He sits back, still in wonder. “My grandmother would say that God is real, and it does feel that way. There’s things you can’t explain away as coincidence. Certain things are meant for you to do.”
Mr Boseman grew up in a religious home, in Anderson, South Carolina, near the border with Georgia. His mother was a nurse and his father worked in a cotton factory. “We weren’t rich, but I had what I needed.” And his extended family was huge. “When my grandmother died, she left 115 grandkids and great grandkids. That was just one side,” he says.
He had a happy childhood, and was well behaved. But racism was ever-present. “It’s not hard to find in South Carolina. Going to high school, I’d see Confederate flags on trucks. I know what it’s like to be a kid at an ice-cream shop when some little white kid calls you ‘nigger’, but your parents tell you to calm down because they know it could blow up. We even had trucks try to run us off the road.”
He had no interest in acting at first. He studied writing and directing at Howard University. And when he graduated and moved to Brooklyn, that was the career he pursued – writing and directing small off-Broadway plays. It was tough to pay the rent sometimes. He’d be reduced to eating oatmeal and fishing in the change jar for the subway fare. “But I did voiceover work, I taught acting, I got by, one way or the other.”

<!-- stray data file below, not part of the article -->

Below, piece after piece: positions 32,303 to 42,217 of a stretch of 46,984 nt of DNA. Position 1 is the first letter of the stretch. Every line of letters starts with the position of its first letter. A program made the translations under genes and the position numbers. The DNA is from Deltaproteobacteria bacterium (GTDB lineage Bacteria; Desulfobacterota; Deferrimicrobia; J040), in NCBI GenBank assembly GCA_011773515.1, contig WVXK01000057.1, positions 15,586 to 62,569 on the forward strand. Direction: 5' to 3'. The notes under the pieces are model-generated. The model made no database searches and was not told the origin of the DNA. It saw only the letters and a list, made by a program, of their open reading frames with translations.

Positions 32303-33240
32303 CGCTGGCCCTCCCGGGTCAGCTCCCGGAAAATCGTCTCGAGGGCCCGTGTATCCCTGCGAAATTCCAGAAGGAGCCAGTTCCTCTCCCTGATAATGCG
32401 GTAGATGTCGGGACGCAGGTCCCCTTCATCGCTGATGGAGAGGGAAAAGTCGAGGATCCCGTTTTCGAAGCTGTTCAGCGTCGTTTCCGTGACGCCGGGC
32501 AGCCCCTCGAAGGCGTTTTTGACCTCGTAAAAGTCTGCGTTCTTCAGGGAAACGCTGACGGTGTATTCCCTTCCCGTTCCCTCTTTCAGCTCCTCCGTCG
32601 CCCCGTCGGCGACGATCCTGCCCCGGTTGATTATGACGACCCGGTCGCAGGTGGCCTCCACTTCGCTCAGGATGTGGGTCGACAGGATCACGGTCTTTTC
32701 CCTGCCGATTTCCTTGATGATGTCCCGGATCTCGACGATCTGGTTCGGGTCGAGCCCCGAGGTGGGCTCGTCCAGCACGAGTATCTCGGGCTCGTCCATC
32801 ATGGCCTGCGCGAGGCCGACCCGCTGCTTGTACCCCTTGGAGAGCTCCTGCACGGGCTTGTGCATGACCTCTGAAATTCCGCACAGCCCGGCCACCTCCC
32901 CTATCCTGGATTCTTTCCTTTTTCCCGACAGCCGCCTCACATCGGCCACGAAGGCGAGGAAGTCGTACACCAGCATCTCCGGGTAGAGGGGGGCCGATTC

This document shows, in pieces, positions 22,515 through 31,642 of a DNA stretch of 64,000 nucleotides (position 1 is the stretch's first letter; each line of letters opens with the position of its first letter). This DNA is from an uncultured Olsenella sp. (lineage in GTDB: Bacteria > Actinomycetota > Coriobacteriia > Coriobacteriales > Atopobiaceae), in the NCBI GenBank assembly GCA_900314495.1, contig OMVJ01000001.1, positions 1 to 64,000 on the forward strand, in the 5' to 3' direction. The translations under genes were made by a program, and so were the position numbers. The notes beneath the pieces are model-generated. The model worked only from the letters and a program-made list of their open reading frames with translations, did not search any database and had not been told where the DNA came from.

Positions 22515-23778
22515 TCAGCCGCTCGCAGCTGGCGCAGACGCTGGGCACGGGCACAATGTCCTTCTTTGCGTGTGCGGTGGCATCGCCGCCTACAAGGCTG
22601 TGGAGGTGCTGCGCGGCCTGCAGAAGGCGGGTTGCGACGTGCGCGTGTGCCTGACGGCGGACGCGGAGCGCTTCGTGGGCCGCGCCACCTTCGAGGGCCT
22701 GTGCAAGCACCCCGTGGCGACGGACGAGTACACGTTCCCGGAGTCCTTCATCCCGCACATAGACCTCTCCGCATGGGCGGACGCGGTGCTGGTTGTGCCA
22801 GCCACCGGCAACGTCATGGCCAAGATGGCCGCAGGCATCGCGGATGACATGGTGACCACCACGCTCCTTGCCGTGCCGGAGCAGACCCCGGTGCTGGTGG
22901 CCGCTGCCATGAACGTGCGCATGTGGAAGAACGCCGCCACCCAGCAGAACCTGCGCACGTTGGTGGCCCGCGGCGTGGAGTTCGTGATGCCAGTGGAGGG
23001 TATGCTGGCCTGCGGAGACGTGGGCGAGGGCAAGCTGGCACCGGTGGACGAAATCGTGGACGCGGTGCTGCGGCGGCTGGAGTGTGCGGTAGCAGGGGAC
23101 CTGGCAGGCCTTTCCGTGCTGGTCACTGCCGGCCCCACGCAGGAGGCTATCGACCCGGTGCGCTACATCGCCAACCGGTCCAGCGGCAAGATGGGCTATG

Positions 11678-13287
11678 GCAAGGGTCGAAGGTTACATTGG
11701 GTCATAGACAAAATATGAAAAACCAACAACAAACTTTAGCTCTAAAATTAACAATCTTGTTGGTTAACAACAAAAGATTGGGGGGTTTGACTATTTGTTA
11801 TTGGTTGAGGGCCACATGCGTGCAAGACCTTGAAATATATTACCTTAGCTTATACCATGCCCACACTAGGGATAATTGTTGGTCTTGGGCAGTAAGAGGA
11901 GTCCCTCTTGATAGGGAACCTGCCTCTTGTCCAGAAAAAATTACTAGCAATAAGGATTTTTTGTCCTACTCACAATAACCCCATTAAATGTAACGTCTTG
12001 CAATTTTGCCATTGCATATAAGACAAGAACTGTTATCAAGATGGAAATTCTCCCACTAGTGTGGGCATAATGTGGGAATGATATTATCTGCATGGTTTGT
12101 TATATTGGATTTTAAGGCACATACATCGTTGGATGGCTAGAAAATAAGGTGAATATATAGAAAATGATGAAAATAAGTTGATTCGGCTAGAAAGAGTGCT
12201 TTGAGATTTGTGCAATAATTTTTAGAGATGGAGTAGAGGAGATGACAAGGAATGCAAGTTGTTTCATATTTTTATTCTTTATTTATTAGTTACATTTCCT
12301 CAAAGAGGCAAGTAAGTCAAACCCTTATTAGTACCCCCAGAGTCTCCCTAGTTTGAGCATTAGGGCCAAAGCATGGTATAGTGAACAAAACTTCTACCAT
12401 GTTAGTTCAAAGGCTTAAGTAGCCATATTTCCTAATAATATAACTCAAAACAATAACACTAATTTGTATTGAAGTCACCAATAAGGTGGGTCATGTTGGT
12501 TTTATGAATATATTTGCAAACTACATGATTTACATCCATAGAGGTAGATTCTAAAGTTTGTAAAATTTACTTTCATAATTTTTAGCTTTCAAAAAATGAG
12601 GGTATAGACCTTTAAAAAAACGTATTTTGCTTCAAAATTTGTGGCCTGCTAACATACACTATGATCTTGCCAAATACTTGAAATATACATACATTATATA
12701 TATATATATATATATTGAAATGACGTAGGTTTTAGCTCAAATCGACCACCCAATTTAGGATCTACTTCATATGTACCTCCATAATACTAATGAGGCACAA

He stumbled into acting. He was trying to interest a producer in a script of his, and the producer said yes, but only if Mr Boseman auditioned for the lead of play he was putting on. Mr Boseman got the role, found his calling and spent the next few years playing bit parts on TV, some Law & Order, some ER. Then suddenly, a quantum leap: a callback for 42, to play Mr Robinson. And everything changed.
“After 42, I couldn’t even tell you how many scripts about real people have come across my desk – so many,” he says. You became the black American icon guy? “I know, but it’s not intentional. I didn’t think I should do Get On Up at first. Same for Marshall. I had to be convinced.”
With Get On Up, he wasn’t the only one who took convincing. Mr Brown’s extended family had him visit to judge his impersonation in the flesh, though Mr Boseman refused to be put on the spot in the end. His electric performance remains one of the most impressive of its genre, not least because he had only six weeks in which to prepare.